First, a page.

Dedifferentiated chondrosarcoma is a rare adult bone tumor with a dismal prognosis and is composed of a conventional chondrosarcoma juxtaposed to high-grade nonchondrogenic sarcoma. Dedifferentiated chondrosarcomas may represent tumor progression from a differentiated to a primitive histotype.


To determine the genetic and molecular events that drive progression from a conventional chondrosarcoma to high grade nonchondrogenic sarcoma.


We analyzed the genomic landscape of paired conventional and dedifferentiated components of 11 dedifferentiated chondrosarcoma using targeted next-generation DNA sequencing with immunohistochemical validation. Clinical, radiographic, and pathologic features of tumors were reviewed. Capture-based DNA sequencing targeting the coding regions of 479 cancer genes and select introns was performed.


The tumors arose in the femur (n = 4; 36%), scapula (n = 3; 27%), pelvis (n = 3; 27%), and humerus (n = 1; 9%) of 7 men (64%) and 4 women (36%; median age, 61 years). DNA was adequate for sequencing from all 11 dedifferentiated components (100%) and 9 paired conventional chondrosarcoma components (82%). All tumors (100%) harbored either IDH1 p.R132 or IDH2 p.R172S hotspot mutations. Seven tumors (64%) displayed COL2A1 alterations. TERT promoter mutations were present in 5 of 9 pairs (56%) and 2 (22%) additional unpaired dedifferentiated components. IDH1/2, COL2A1, and TERT mutations were identical in both components of the paired samples. Pathogenic missense or truncating mutations in TP53 and large-scale copy number alterations were more common in dedifferentiated components than in those of matched conventional components.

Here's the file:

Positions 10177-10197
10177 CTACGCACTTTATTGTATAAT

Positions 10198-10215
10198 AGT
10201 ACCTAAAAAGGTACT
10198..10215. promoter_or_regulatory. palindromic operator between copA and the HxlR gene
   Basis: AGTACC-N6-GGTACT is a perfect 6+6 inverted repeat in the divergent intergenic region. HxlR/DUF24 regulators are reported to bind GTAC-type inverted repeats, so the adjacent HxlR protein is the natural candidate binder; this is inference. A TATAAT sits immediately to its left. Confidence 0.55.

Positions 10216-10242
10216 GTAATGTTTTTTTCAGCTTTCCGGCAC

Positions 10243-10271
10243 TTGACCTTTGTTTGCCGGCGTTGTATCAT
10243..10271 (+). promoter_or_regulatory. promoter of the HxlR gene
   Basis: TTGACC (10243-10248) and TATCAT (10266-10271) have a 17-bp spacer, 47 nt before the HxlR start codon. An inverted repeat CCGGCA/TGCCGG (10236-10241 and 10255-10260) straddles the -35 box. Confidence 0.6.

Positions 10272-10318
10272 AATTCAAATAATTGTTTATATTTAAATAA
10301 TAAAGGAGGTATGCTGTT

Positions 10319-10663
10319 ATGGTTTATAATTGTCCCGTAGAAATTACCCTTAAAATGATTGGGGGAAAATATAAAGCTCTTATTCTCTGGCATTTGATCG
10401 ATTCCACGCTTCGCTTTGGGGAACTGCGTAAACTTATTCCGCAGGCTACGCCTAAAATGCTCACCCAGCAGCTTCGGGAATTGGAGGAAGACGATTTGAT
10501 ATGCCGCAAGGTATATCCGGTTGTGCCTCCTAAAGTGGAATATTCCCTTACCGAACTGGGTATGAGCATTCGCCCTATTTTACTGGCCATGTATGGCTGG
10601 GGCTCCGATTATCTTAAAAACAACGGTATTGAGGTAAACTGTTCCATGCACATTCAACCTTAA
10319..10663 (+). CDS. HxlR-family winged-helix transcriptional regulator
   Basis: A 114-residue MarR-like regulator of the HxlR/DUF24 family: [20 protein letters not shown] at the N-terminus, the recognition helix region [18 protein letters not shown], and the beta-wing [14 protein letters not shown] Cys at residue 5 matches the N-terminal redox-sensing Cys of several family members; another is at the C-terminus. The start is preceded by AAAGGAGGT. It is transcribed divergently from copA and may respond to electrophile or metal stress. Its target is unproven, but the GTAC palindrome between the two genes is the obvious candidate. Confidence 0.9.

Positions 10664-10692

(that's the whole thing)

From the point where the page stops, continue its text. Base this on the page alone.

The results support IDH1/2, COL2A1, and TERT promoter mutations being common in dedifferentiated chondrosarcoma and as likely early events in progression, whereas inactivating mutation of TP53 and high-level copy number alterations may be later events in the dedifferentiated phenotype.

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Author notes

This study was funded by the Clinical Research Endowment, Department of Pathology, University of California, San Francisco.

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The authors have no relevant financial interest in the products or companies described in this article.

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